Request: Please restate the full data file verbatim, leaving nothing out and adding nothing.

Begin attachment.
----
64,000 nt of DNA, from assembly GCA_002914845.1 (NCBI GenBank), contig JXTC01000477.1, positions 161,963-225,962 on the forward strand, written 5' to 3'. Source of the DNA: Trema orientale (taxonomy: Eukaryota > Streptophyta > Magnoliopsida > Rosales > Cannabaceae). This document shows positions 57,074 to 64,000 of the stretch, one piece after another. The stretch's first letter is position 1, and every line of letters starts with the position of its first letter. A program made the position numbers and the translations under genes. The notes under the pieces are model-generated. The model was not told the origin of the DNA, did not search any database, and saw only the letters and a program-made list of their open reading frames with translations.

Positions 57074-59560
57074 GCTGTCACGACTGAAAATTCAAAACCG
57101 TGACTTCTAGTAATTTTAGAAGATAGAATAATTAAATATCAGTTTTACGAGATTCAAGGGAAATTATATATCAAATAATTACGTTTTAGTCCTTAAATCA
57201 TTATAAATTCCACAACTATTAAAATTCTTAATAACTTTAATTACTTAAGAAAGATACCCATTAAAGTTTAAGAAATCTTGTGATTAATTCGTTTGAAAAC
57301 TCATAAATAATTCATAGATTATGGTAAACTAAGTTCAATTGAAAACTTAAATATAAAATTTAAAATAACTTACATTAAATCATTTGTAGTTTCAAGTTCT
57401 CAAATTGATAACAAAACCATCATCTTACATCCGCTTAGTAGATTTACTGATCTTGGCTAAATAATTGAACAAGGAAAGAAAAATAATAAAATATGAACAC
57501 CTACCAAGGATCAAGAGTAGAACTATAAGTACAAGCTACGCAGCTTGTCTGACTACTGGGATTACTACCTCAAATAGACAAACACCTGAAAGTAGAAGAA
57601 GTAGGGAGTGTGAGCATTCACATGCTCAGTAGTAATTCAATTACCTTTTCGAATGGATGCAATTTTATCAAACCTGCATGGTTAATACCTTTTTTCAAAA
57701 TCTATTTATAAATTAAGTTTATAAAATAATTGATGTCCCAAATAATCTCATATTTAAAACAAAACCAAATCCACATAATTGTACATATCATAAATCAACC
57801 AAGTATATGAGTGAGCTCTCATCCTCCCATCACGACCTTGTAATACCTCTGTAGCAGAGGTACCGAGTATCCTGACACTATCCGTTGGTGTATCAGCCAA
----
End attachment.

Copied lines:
64,000 nt of DNA, from assembly GCA_002914845.1 (NCBI GenBank), contig JXTC01000477.1, positions 161,963-225,962 on the forward strand, written 5' to 3'. Source of the DNA: Trema orientale (taxonomy: Eukaryota > Streptophyta > Magnoliopsida > Rosales > Cannabaceae). This document shows positions 57,074 to 64,000 of the stretch, one piece after another. The stretch's first letter is position 1, and every line of letters starts with the position of its first letter. A program made the position numbers and the translations under genes. The notes under the pieces are model-generated. The model was not told the origin of the DNA, did not search any database, and saw only the letters and a program-made list of their open reading frames with translations.

Positions 57074-59560
57074 GCTGTCACGACTGAAAATTCAAAACCG
57101 TGACTTCTAGTAATTTTAGAAGATAGAATAATTAAATATCAGTTTTACGAGATTCAAGGGAAATTATATATCAAATAATTACGTTTTAGTCCTTAAATCA
57201 TTATAAATTCCACAACTATTAAAATTCTTAATAACTTTAATTACTTAAGAAAGATACCCATTAAAGTTTAAGAAATCTTGTGATTAATTCGTTTGAAAAC
57301 TCATAAATAATTCATAGATTATGGTAAACTAAGTTCAATTGAAAACTTAAATATAAAATTTAAAATAACTTACATTAAATCATTTGTAGTTTCAAGTTCT
57401 CAAATTGATAACAAAACCATCATCTTACATCCGCTTAGTAGATTTACTGATCTTGGCTAAATAATTGAACAAGGAAAGAAAAATAATAAAATATGAACAC
57501 CTACCAAGGATCAAGAGTAGAACTATAAGTACAAGCTACGCAGCTTGTCTGACTACTGGGATTACTACCTCAAATAGACAAACACCTGAAAGTAGAAGAA
57601 GTAGGGAGTGTGAGCATTCACATGCTCAGTAGTAATTCAATTACCTTTTCGAATGGATGCAATTTTATCAAACCTGCATGGTTAATACCTTTTTTCAAAA
57701 TCTATTTATAAATTAAGTTTATAAAATAATTGATGTCCCAAATAATCTCATATTTAAAACAAAACCAAATCCACATAATTGTACATATCATAAATCAACC
57801 AAGTATATGAGTGAGCTCTCATCCTCCCATCACGACCTTGTAATACCTCTGTAGCAGAGGTACCGAGTATCCTGACACTATCCGTTGGTGTATCAGCCAA